Leonora, however, was a rare exception in his experience; and the more he saw of Christian customs, the less did he feel disposed to change his religion, which, by the way, was of an unexceptionable kind. Some time before his leaving Lindenberg, the secretary's wife gave a dinner in his honour, which, in compliment to her guest, was without any flesh-dish. As a matter of course, the conversation soon turned upon Dietetics; as one of the guests a cleric, challenged the Hindu to defend his principles. Mandaras had scarcely laid down the cardinal article of his creed as a fundamental principle in Ethics - that it is unjust to inflict suffering upon a living and sensitive being, which (as he insists) cannot be called in question without shaking the very foundations of Morality (welcher nicht die Sittenlehre in ihren Fundamenten erschütern will) - when opponents arise on all sides of him. A doctor of medicine led the opposition, confidently affirming that the human frame itself proved men to be intended for flesh-eating. Mandaras replied that :-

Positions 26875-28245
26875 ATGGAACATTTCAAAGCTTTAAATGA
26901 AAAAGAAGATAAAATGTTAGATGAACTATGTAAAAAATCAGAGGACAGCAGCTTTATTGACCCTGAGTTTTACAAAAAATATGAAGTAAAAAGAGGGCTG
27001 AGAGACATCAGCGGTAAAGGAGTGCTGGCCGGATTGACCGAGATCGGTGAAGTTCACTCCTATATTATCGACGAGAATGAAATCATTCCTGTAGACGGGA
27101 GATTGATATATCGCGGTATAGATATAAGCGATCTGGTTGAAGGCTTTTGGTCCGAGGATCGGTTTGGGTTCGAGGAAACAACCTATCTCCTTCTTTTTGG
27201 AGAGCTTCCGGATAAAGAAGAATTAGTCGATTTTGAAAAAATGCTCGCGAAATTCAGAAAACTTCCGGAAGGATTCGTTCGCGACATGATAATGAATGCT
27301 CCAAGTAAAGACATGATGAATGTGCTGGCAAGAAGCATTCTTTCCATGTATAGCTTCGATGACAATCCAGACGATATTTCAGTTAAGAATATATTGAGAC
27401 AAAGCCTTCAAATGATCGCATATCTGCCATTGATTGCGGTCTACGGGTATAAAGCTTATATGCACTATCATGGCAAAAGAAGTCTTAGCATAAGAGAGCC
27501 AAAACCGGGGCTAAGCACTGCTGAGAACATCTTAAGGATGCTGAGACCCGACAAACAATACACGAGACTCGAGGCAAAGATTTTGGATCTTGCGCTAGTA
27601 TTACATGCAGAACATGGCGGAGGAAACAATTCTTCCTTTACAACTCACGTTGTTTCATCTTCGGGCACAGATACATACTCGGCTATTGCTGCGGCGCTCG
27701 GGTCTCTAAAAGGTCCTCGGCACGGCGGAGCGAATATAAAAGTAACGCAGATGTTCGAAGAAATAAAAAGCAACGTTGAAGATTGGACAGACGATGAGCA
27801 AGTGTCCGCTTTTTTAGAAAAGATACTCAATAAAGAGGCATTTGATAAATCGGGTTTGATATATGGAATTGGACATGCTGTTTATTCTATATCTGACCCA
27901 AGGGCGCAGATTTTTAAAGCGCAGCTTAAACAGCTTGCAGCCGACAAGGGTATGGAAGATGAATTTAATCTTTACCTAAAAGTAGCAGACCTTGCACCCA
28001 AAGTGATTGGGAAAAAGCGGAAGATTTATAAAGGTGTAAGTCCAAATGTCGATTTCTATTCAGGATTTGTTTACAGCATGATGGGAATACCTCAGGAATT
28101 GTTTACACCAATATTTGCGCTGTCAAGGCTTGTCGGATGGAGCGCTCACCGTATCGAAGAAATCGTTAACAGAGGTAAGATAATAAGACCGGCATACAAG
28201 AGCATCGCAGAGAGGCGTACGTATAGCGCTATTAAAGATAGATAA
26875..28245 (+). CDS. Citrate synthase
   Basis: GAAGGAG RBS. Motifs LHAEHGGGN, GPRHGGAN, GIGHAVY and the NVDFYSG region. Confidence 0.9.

"It seemed to him, on the contrary, that it is the bodily frame of man that especially declares against flesh-eating. The Tiger, the Lion, in short, all flesh-eating animals. seized their prey, running, swimming, or flying, and tore it in pieces with their teeth or talons, devouring it there and then upon the spot. Man cannot catch other animals in this way, or tear them in pieces, and devour them as they are. . . . Besides he had higher, and not merely animal, impulses. The latter lead him to gluttony, intemperance, and many other vices. Providence has given him reason to prove what is right and what is wrong. The doctor however, in place of admitting this argument, grew all the warmer. 'In all Nature,' said he, 'one sees how the lower existence is serviceable to the higher. As man does, so do other animals seize upon the weaker, and the weakest upon plants, &c.,' "